By Will Kane
San Francisco Chronicle Staff Writer
HAYWARD -- Shining beacon of knowledge on a hill. Lonely concrete eyesore. Directional signpost. Primo make-out spot.
Cal State East Bay's Warren Hall - the stark 194-foot tower that looms over Hayward and most of the East Bay flatlands - is a lot of things to a lot of people.
And when it's demolished on Saturday, the cityscape of the southern East Bay will forever be changed.
"It is certainly a landmark of the East Bay hills," said Doug Highsmith, interim library director at the school. "Just speaking as a resident of Hayward, I think it will have a different feel when you look up and don't see it. I actually use it to find out which way I am sometimes when I'm on unfamiliar streets."
The 13-story building rises almost 800 feet above sea level and, when it opened in 1971, was the second-highest structure, by sheer altitude, in all of the Bay Area. The building is still, at least until Saturday, the tallest structure in Hayward and one of the tallest buildings in the East Bay south of Oakland.
The building has been doomed since 1999, when it was dubbed the single-most-seismically unsafe building in the state university system, said Barry Zepel, a campus spokesman.
"We aren't far from the Hayward Fault, so it is a matter of concern," Zepel said.
The tower will eventually be replaced by a five-story administration building, in another part of campus.
But a piece of Hayward culture will always be missing, residents said.
"It is just one of those buildings that everyone knows, that always sparks interest," said John Christian, assistant archivist for the Hayward Area Historical Society. At least a few Hayward teens have spent steamy evenings canoodling in the building's parking lot, with its panoramic view of the San Francisco Bay.
The building, which housed administrators and other college bureaucrats, is named after E. Guy Warren, a Hayward trucking magnate who, in 1957, persuaded state leaders to open the state university campus in Hayward.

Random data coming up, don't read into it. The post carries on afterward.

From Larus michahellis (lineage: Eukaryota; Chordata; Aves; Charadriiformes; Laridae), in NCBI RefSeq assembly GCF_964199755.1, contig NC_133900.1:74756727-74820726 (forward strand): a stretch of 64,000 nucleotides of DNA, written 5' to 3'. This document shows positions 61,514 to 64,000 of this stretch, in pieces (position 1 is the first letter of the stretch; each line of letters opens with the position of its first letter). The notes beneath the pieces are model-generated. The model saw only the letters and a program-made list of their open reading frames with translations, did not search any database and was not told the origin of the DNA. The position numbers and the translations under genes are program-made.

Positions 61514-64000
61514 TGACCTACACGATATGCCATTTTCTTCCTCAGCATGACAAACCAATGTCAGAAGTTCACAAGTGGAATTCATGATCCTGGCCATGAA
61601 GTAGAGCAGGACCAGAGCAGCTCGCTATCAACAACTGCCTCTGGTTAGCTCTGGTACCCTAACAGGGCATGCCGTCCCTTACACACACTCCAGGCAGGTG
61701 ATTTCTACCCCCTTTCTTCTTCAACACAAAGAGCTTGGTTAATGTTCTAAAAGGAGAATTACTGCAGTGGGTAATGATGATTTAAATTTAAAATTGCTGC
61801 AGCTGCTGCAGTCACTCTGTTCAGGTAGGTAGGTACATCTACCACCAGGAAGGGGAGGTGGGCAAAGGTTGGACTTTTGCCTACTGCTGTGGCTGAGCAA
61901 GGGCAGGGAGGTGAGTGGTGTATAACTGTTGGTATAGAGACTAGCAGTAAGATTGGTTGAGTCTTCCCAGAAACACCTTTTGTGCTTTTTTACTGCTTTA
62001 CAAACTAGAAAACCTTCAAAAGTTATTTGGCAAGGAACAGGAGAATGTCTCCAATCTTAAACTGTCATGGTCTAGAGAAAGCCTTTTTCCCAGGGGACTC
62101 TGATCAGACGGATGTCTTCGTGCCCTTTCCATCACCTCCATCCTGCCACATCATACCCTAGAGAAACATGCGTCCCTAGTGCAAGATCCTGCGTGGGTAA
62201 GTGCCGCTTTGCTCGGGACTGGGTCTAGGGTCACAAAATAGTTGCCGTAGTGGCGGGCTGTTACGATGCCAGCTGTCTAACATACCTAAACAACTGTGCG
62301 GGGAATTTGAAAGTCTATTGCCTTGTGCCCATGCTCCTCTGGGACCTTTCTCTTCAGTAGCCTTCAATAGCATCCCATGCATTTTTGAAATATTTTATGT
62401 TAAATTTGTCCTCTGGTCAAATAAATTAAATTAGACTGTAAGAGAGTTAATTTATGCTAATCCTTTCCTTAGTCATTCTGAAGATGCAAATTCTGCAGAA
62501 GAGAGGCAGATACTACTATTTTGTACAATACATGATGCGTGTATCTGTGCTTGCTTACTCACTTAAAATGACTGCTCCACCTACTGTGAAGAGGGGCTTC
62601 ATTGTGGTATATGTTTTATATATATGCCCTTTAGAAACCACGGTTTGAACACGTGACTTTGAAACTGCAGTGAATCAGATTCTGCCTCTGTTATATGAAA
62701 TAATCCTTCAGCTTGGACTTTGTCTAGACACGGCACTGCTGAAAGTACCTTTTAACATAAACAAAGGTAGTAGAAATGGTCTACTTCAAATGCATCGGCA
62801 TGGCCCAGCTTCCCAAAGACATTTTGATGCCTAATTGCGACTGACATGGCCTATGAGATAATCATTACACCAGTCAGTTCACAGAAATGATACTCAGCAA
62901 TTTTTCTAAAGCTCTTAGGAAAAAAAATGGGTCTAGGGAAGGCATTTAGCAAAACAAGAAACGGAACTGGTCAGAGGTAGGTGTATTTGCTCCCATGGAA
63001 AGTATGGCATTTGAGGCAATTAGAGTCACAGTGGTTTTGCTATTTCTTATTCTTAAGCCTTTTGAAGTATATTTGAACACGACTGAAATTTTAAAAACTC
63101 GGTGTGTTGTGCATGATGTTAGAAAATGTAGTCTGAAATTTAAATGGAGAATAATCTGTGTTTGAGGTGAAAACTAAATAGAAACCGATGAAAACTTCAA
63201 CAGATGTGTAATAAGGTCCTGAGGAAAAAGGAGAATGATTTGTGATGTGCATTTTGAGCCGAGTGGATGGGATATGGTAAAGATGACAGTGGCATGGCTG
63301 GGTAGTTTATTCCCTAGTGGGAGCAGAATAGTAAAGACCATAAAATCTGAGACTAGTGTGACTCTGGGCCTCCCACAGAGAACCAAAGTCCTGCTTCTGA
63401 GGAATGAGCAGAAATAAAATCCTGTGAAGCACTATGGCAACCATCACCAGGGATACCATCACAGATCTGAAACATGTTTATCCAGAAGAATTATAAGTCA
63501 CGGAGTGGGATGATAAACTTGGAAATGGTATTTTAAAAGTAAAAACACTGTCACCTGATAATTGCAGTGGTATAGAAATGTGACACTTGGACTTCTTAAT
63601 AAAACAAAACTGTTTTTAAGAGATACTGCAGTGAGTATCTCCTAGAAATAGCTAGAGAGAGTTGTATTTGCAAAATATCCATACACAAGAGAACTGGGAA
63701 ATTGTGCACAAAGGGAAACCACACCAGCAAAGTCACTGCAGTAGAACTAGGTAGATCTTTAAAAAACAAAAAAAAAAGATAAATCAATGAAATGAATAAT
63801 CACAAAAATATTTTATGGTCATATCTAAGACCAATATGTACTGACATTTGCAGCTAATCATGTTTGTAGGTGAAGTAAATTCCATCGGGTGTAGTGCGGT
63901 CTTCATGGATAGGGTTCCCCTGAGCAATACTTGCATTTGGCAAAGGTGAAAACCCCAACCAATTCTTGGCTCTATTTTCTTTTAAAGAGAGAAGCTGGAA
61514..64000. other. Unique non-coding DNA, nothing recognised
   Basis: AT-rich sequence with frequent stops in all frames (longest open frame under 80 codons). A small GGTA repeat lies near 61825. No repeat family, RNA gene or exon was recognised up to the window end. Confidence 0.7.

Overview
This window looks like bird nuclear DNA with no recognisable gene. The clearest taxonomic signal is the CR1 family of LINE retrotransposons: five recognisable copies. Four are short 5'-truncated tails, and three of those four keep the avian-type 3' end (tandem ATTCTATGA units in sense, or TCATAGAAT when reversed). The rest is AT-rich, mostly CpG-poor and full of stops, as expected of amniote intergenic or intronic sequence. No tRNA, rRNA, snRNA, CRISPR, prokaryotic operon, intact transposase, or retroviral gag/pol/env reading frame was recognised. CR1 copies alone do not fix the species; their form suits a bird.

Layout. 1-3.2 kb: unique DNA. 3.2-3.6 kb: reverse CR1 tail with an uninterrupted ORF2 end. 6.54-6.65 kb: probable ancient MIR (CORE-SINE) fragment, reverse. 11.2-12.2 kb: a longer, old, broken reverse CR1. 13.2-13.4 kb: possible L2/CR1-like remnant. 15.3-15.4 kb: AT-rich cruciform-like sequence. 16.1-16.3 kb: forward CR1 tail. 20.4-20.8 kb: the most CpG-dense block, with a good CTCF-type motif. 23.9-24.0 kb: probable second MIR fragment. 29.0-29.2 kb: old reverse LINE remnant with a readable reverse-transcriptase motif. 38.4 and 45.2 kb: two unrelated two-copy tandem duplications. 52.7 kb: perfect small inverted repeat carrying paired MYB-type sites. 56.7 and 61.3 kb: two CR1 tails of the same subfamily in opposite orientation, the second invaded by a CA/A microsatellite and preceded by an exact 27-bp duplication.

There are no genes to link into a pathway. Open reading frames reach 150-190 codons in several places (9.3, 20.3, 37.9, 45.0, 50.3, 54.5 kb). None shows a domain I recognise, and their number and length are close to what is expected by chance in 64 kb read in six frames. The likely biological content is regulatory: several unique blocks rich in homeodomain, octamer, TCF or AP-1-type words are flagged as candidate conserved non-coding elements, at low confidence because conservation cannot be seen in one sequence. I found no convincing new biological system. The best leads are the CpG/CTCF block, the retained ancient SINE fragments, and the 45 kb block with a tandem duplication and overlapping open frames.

Warren died in 1972, a year after the tower was built and eight years before it was named in his honor.
At least one school administrator worried when the plans were announced that building "a tower-type building is going to lead, sooner or later to the tower being called an 'ivory tower.' "
But the tower was built - and no one ever accused the monolithic hunk of concrete of being an ivory tower.
If anything, people saw it more as a point of reference.
"I don't necessarily think that having a tall building in that area is a bad thing, especially when there are no points of emergence, when you are in the flatlands." said Pierluigi Serraino, an architect and author of NorCalMod, a survey of modernist architecture in Northern California.
"When you have a tower, the tower orients you. It becomes a signal where you can find directions. That was one of the critical points of domes and high-rise construction, even Gothic towers. They were ways to people to find their way in the landscape."
Whether or not the Brutalist tower, a mix of concrete, glass and brick, ever fit in with the rolling East Bay hills is up for debate, but the building is clearly part of the fabric of the city.
"It is almost more iconic to people that don't live here," said Jared Mariconi, a library assistant who has researched the building's history. "I think a lot of people use it as a landmark to orient themselves. When you see it driving, or even flying to the Bay Area, you know where you are."
Sylvia Solorio, 19, a junior health sciences major from San Diego, said the towering Warren Hall was her first impression of the campus. "It was one of the first things I saw, coming up here," she said. "It is going to be missed."